Half of kids in poverty from working families

EIGHTY thousand children of working families are living below the breadline in Scotland, according to research.

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Deputy First Minister Nicola Sturgeon launched a new strategy to tackle child poverty
Deputy First Minister Nicola Sturgeon launched a new strategy to tackle child poverty

Scottish Government statistics show that more than half of the children in poverty are living in households where at least one parent is in a job.

The research is based on a measure whereby a couple with two children living on less than £20,500 - 60% of the average income - is considered to be in "relative poverty".

Nicola Sturgeon, Deputy First Minister, revealed the findings as she launched the Scottish Government's new strategy to tackle poverty.

She met people in low- income families and support services workers.

Karen Hendry, a 36-year-old single mum from the East End has relied on help from the Scottish Welfare Fund to make ends meet while working and studying for a degree.

She said: "Over the last number of years, while studying, I've made sacrifices for my family and managing on one wage, and even with tax credits and child support payments it isn't easy. On three occasions I received emergency money from the Scottish Welfare Fund and this was literally life-saving for me.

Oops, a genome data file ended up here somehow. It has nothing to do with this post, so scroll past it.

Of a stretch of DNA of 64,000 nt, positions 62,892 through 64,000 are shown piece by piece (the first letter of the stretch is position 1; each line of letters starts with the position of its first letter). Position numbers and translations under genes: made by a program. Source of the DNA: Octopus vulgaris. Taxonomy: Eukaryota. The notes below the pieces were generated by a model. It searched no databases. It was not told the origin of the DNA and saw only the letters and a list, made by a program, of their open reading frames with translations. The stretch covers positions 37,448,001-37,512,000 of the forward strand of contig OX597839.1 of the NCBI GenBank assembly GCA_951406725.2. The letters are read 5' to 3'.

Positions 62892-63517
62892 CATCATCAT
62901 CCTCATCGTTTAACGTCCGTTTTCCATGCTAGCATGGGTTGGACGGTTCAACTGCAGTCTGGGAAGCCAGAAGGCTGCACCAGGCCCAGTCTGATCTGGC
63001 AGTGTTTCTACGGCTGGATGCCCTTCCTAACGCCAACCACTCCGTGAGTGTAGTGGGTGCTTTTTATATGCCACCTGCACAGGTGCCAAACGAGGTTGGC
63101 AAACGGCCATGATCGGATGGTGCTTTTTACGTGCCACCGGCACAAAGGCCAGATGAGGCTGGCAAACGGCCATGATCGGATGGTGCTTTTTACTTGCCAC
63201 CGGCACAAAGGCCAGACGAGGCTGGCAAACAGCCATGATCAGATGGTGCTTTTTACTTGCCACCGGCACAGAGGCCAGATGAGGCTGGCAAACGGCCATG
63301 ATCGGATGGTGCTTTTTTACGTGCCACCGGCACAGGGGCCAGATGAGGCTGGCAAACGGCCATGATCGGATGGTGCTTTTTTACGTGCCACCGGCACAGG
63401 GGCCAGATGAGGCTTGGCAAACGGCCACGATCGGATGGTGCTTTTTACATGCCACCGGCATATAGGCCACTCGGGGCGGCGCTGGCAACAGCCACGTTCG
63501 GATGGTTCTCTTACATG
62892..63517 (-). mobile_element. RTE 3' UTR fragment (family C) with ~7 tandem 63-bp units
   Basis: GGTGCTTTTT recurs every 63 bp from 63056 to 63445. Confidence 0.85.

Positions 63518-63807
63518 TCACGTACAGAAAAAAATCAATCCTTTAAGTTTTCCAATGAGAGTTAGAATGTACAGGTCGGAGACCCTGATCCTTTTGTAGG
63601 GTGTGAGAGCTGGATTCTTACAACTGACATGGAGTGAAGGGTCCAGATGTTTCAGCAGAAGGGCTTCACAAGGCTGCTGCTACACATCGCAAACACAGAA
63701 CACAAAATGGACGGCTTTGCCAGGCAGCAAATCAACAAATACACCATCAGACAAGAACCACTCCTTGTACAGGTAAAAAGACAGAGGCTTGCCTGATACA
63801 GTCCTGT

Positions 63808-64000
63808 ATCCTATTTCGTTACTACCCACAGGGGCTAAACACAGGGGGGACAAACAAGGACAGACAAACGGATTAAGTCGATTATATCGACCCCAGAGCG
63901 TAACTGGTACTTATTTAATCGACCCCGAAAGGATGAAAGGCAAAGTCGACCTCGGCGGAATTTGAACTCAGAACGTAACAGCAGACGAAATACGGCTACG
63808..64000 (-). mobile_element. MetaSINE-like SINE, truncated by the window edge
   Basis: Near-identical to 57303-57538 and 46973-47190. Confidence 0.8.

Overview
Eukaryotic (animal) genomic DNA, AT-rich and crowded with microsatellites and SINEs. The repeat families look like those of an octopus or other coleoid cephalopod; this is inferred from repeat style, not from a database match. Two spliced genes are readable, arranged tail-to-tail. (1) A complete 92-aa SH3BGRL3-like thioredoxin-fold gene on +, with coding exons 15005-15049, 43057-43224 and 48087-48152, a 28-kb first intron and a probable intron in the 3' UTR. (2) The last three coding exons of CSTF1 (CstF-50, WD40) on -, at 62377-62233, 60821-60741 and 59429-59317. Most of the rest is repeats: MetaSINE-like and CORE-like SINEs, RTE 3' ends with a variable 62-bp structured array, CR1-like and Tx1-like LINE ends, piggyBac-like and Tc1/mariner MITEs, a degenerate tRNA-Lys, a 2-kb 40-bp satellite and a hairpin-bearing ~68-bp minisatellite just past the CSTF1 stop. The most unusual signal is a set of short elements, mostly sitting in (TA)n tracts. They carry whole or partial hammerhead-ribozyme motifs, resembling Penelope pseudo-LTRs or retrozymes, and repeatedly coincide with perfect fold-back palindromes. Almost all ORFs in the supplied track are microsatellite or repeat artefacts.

"People should be aware of the stress that this puts on families. I constantly worry about money and I know my child suffers because of the welfare reforms.

"A lot of the time I feel as though I am working so hard just to survive."

The strategy will focus on providing advice on welfare and benefit changes to maximise household income and offer help to find employment and managing debt.

A drive to improve children's life chances through educational attainment and early years development, together with housing, regeneration and community empowerment measures, will attempt to tackle deprivation.

Ms Sturgeon said Westminster welfare cuts and austerity measures were pushing more families into poverty.

She said: "We know that work can reduce the risk of poverty, but work is not always enough on its own. This strategy continues our preventative approach aimed at maximising household resources, improving children's life chances and providing sustainable places.

"However, we now have an increasing focus on mitigating against the harmful effects of Westminster welfare reforms.

"These [reforms] will not only impact on the most vulnerable in our society, they will also set progress back at least 10 years.

"It's frustrating, when so much work has been done, to see 50,000 children in Scotland being pushed into poverty because of these unfair polices."

Families

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